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Asad says tax-free mini-budget to be unveiled on 23rd

Updated January 13, 2019

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Finance Minister Asad Umar says the government is going to unveil mini budget on Jan 23.— PID/File
Finance Minister Asad Umar says the government is going to unveil mini budget on Jan 23.— PID/File

KARACHI: Dispelling the impression that the up­­coming mini-budget be­ing announced on Janu­ary 23 would be loaded with new taxes, federal Minister for Finance, Revenue and Economic Affairs Asad Umar has said that it will focus on ease of doing business and other measures to facilitate trade and industrialisation.

The minister was addressing members of the business community during his visit to the Karachi Chamber of Commerce and Industry (KCCI) and the Federation of Pakistan Chambers of Commerce and Industry (FPCCI) on Saturday.

The minister also visited the residence of Pakistan Tehreek-i-Insaf (PTI) member and former chairman of Rice Exporters Asso­ciation of Pakistan (Reap) Rahim Janoo.

Talks with IMF under way though govt not in a hurry to approach it for support, minister tells business community

Mr Umar said last year had been difficult not only for the government but also for the business community as during the five months of the current fiscal (July-Nov­e­mber) only $818 million came under Foreign Direct Investment (FDI) against $1.35 billion in the same period of last financial year.

However, he said, the country’s standing in the index for ease of doing business improved to 136 from a recent ranking of 147 among 190 countries but the PTI government would strive hard to bring it down to double digit.

The minister disclosed the World Bank had taken a number of measures for improving ease of doing business for Pakistan but they were still below the level of other economies in the region.

He said cost of doing business was a major problem for the industry in Pakistan as it was higher than other regional countries particularly with regard to the utilities costs and tariffs. Citing an example, he said gas tariffs in Bangladesh, India and Vietnam are $3.35, $4.60 and $6 respectively, whereas it was $7.96 along with added cost of Rs2,000 as Gas Infrastruc­ture Develop­ment Cess (GIDC) in Pakistan.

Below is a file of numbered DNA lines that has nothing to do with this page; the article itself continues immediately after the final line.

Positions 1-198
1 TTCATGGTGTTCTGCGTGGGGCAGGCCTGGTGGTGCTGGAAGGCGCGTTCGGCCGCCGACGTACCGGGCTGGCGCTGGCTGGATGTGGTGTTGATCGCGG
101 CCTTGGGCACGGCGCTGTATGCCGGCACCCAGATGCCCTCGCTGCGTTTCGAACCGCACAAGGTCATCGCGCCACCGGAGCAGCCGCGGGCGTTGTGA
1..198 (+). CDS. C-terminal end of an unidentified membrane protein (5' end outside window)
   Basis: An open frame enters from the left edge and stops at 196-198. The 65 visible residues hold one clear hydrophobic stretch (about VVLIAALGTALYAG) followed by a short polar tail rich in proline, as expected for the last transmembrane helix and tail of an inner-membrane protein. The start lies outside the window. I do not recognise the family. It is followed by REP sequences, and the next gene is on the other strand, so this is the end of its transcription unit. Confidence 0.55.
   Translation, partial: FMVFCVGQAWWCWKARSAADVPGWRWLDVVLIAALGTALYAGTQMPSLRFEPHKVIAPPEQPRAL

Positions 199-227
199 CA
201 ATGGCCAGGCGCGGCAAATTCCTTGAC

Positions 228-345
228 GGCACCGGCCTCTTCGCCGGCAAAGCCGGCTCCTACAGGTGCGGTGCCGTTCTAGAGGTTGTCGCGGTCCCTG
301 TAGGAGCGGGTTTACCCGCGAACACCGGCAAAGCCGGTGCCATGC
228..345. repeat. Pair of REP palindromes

The minister agreed that multiple taxes in Pakistan was another hurdle in fast industrialisation and economic growth as a lot of time was consumed by entrepreneurs in sorting tax issues and all this had to be corrected in due course as the government was fully committed to promoting investment and generating jobs.

Rs400bn refunds outstanding

Responding to a question raised by FPCCI President Daroo Khan Achakzai, the minister said that Rs400 billion outstanding refunds pending with the government and belonging to export trade would be disbursed soon.

The finance minister said the country’s biggest province Balochistan deserved to be given special attention as the country’s development depended on its progress and prosperity.

Border trade

He said that for improving border trade at Chaman, a special committee had been set up under Balochistan Chief Minister Jamal Kamal Khan and commander of the army’s southern command, and provincial finance minister and members of the Quetta chamber as its members.

Mr Umar said the government wanted to bring structural changes in border trade and also make it legal as locals had been depending on it for centuries. He also said that credit facility would be provided for trade in Balochistan, as banks were currently reluctant to give credit.

Mr Umar said that a Special Economic Zone (SEZ) at Gwadar was being developed but it would take some time. He said both the federal and provincial governments had agreed to work in the meantime on existing industrial estate at Hub and all infrastructure facilities including power of 1,200 megawatts would be set up. “We are focused to remove all unnecessary departments, which become hurdle in way of progress and added that presently five departments are engaged in a work that could be done by one,” he lamented.

Responding to a question, the minister said negotiations with the International Monetary Fund (IMF) were under way though the government was not in a hurry to approach the IMF for support.

Addressing the business community, Mr Umar said the private sector would have a leading role in the 21st century whereas the government would only provide infrastructure and work as facilitator by removing all sorts of bottlenecks for quick investment and industrialization.

He said professionals were being inducted in financial institutions on merit while the discretionary powers of low-ranking officials of the Federal Board of Revenue (FBR) were being withdrawn.

In reply to a question, the minister said there was nothing secret about the debts taken under the China-Pakistan Economic Corridor (CPEC) as their details had already been made public.

Published in Dawn, January 13th, 2019